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found that memory is disrupted by the presentation of a single suffix item immediately after the study display (Ueno, Allen, Baddeley, Hitch, & Saito, 2011; Ueno, Mate, Allen, Hitch, & Baddeley, 2011). These interference effects were mediated by suffix identity; “plausible” suffixes (with shape and color from the experimental set, although not from the study items presented on that trial) caused greater disruption than did “implausible” suffixes (with perceptually distinct features that were never part of the to-be-remembered set), with the presence of a single plausible feature in the suffix enough to cause this increased interference. Analysis of errors when memory was tested by cued recall indicated that plausible suffixes led to recall of suffix features (suggesting overwriting of targets by suffixes), rather than recall of features from other target objects (which would reflect more general “misbindings”). These interference effects emerged even though the suffix always appeared in a neutral spatial location. An obvious question in the present context is whether the amount of interference will vary when the suffix is presented at the same location as an item in the memory task. We report three experiments using the suffix paradigm to investigate the role of spatial location in the representation of objects in visual working memory. First, we examined whether the location of a suffix determines the extent of disruption to memory for shape–color binding. If spatial location is necessary for retaining feature binding and determining what constitutes an object over time, a suffix encountered in the same location as a previously presented to-be-remembered target item should impact on memory for this item, leading to increased interference effects. Given that participants are instructed to ignore the suffix, observing such an effect would suggest a relatively automatized source of location-based interference that does not depend on active encoding. In contrast, if, as Woodman et al. (2012) claim, the representation of location in visual working memory is flexible and abstract in nature and not critically tied to spatial location at encoding, suffix location should reliably impact on performance only when location is an important part of the task. We therefore explored suffix location effects under different task conditions in which memory for spatial location either was or was not explicitly required. A secondary aim of the study was to find whether suffix plausibility effects found previously (Hu et al., in press; Ueno, Mate, et al., 2011) generalize to the use of dual suffixes and location-cued recall. Connected to this, we examined whether any effects of suffix identity and location are interactive or additive in nature. If plausible suffixes are more likely to be encoded into working memory (Ueno, Allen, et al., 2011; Ueno, Mate, et al. 2011), a suffix containing plausible features might be expected to cause greater disruption when in the same location as the to-be-recalled target. However, if spatial location is registered separately in the processing stream (e.g., Huang, 2010; Treisman & Gelade, 1980), before encoding of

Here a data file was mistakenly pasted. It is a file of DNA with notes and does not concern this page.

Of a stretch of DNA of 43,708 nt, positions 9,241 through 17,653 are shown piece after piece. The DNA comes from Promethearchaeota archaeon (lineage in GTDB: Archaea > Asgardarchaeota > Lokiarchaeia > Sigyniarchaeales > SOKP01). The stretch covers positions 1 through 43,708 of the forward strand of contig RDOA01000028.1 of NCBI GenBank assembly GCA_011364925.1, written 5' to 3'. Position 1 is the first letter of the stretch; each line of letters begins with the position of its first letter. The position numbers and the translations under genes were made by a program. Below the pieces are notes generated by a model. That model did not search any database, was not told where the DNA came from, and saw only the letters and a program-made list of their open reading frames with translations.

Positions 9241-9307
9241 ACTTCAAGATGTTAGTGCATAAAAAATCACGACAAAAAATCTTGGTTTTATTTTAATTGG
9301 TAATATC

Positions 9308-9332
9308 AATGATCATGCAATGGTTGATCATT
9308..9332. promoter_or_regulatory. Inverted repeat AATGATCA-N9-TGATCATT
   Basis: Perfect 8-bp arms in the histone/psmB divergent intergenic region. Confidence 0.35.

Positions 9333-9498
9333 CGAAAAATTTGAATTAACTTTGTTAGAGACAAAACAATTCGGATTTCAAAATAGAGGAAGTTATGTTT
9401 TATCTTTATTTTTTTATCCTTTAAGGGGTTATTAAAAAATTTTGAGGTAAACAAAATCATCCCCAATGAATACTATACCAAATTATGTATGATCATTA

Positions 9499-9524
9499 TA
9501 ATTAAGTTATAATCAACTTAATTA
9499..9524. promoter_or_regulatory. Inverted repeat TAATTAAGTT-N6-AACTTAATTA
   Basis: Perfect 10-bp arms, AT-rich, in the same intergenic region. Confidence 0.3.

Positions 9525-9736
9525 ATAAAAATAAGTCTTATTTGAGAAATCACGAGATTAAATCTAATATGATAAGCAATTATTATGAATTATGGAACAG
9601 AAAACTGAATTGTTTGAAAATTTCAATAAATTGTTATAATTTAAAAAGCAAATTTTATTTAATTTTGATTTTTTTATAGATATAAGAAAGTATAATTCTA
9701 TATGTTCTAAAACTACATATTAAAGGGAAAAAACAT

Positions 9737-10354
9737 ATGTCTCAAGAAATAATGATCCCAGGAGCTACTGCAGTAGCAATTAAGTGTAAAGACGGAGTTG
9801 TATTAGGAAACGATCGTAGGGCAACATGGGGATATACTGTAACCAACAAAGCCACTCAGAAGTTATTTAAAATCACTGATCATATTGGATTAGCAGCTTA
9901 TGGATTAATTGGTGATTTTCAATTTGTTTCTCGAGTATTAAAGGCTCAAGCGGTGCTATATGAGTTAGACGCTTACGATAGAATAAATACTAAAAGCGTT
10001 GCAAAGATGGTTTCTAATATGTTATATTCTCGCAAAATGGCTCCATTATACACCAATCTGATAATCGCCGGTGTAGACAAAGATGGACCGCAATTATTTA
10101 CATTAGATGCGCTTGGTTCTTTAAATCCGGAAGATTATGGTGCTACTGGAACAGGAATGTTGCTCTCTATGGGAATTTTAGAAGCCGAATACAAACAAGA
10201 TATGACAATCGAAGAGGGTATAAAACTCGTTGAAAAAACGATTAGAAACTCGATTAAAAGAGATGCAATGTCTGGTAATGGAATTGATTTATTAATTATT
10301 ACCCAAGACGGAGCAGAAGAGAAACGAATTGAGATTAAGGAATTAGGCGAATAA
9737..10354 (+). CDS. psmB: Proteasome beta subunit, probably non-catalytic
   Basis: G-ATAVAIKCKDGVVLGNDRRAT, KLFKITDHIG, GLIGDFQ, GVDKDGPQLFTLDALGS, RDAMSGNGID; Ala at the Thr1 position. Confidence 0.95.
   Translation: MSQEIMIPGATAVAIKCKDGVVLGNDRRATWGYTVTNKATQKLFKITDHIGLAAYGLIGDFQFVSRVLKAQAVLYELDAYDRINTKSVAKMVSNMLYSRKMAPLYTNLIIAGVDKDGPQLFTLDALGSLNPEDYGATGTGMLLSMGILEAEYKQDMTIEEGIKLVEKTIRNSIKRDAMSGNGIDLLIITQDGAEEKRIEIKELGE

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features, its effects may be independent of and additive to those of identity.
Experiment 1 This first experiment examined whether the spatial location and identity of a to-be-ignored stimulus suffix mediates its interfering effect in visual working memory. Participants were shown an array of four colored shapes followed by a cue pointing to one of the four locations. They were required to recall the shape and color of the item that had been presented in the location indicated by the cue. We were particularly interested in whether a suffix presented in the same location as the target item would cause greater interference. We also manipulated the identity of the suffix to see whether the previously observed effect of suffix plausibility (Ueno, Allen, et al., 2011; Ueno, Mate, et al., 2011) would extend to this new methodology and whether any effects of suffix location would be greater for plausible suffixes. Method Participants There were 22 participants (mean age 19.05 years) in this experiment, all students at the Universitat Autònoma de Barcelona, Spain. Materials All stimuli were drawn from Ueno, Mate, et al. (2011, Experiment 3). Target items and plausible suffixes were colored shapes drawn from a set of eight colors (black, green, gray, blue, red, yellow, turquoise, and violet) and eight shapes (circle, chevron, triangle, diamond, star, cross, arch, flag). Implausible suffixes consisted of pale colored shapes based on Japanese prefectures (see Ueno, Mate, et al., 2011, for further details). Design and procedure The experiment followed a within-subjects design, with five conditions. We manipulated location (overlaid target item vs. nonoverlaid target item) and suffix type (plausible vs. implausible). We also included control trials in which no suffixes were presented. There were 96 test trials within the single experimental block. These consisted of 32 no-suffix control trials, 32 implausible suffix trials, and 32 plausible trials. Within each set of suffix trials, 16 trials involved the cued testing of an item that had been subsequently overlaid by a suffix in the same location, and 16 involved recall of a nonoverlaid target (see